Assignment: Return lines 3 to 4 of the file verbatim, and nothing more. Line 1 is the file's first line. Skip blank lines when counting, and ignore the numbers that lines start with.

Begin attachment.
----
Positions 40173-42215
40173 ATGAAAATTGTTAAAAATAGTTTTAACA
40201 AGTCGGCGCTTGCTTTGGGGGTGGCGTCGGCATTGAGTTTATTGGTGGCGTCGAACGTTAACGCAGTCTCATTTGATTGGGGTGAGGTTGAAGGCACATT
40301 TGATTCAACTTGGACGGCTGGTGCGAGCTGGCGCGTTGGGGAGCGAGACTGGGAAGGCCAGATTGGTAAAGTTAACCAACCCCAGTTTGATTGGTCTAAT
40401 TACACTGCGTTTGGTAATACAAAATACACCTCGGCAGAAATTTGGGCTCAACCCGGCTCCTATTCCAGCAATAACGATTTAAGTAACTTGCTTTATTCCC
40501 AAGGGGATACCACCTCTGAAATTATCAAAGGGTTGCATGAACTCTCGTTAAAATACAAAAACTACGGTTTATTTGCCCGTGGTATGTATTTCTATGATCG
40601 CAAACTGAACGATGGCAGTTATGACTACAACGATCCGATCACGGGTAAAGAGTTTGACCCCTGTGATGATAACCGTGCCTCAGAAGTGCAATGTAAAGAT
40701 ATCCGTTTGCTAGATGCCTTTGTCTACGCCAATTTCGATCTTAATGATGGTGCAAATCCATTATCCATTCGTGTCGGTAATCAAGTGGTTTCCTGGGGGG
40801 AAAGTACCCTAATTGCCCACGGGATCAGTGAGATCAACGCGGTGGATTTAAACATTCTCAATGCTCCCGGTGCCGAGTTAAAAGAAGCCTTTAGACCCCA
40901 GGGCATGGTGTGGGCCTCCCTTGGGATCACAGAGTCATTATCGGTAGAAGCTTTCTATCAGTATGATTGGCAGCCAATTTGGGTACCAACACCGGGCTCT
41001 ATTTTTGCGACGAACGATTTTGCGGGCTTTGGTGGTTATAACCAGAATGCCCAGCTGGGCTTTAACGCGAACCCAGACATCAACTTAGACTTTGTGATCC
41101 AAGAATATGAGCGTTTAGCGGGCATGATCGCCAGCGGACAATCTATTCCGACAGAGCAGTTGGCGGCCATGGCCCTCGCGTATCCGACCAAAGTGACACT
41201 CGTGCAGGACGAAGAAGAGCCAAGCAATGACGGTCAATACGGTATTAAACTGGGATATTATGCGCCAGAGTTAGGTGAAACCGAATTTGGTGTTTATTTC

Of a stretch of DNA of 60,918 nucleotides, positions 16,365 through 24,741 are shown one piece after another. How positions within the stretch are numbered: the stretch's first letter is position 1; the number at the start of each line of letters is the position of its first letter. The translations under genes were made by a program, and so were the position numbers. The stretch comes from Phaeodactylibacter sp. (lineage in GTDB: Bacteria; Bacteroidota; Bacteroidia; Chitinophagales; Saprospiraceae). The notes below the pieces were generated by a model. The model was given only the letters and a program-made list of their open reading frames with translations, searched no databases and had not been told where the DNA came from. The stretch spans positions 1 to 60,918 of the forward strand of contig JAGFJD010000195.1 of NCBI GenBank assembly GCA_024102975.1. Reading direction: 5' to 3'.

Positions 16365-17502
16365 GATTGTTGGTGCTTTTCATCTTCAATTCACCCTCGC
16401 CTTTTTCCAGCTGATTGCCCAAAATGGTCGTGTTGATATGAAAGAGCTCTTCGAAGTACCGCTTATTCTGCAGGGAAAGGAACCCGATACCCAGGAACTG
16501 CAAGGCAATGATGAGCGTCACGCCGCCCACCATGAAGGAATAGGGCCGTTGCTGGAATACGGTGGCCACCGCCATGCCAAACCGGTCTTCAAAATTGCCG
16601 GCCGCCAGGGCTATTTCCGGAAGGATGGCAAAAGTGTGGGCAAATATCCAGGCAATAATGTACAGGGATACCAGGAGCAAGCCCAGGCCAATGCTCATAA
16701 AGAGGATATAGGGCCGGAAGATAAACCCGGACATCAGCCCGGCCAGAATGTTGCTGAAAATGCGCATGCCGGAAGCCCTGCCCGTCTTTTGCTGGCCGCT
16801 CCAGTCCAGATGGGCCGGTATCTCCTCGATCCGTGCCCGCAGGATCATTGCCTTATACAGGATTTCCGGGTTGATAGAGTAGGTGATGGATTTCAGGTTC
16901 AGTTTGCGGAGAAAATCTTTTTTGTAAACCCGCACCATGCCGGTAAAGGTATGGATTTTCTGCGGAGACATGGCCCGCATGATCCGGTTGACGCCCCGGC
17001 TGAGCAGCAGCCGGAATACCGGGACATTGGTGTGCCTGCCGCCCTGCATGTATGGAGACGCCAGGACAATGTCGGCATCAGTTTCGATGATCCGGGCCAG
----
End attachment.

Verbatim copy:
40201 AGTCGGCGCTTGCTTTGGGGGTGGCGTCGGCATTGAGTTTATTGGTGGCGTCGAACGTTAACGCAGTCTCATTTGATTGGGGTGAGGTTGAAGGCACATT
40301 TGATTCAACTTGGACGGCTGGTGCGAGCTGGCGCGTTGGGGAGCGAGACTGGGAAGGCCAGATTGGTAAAGTTAACCAACCCCAGTTTGATTGGTCTAAT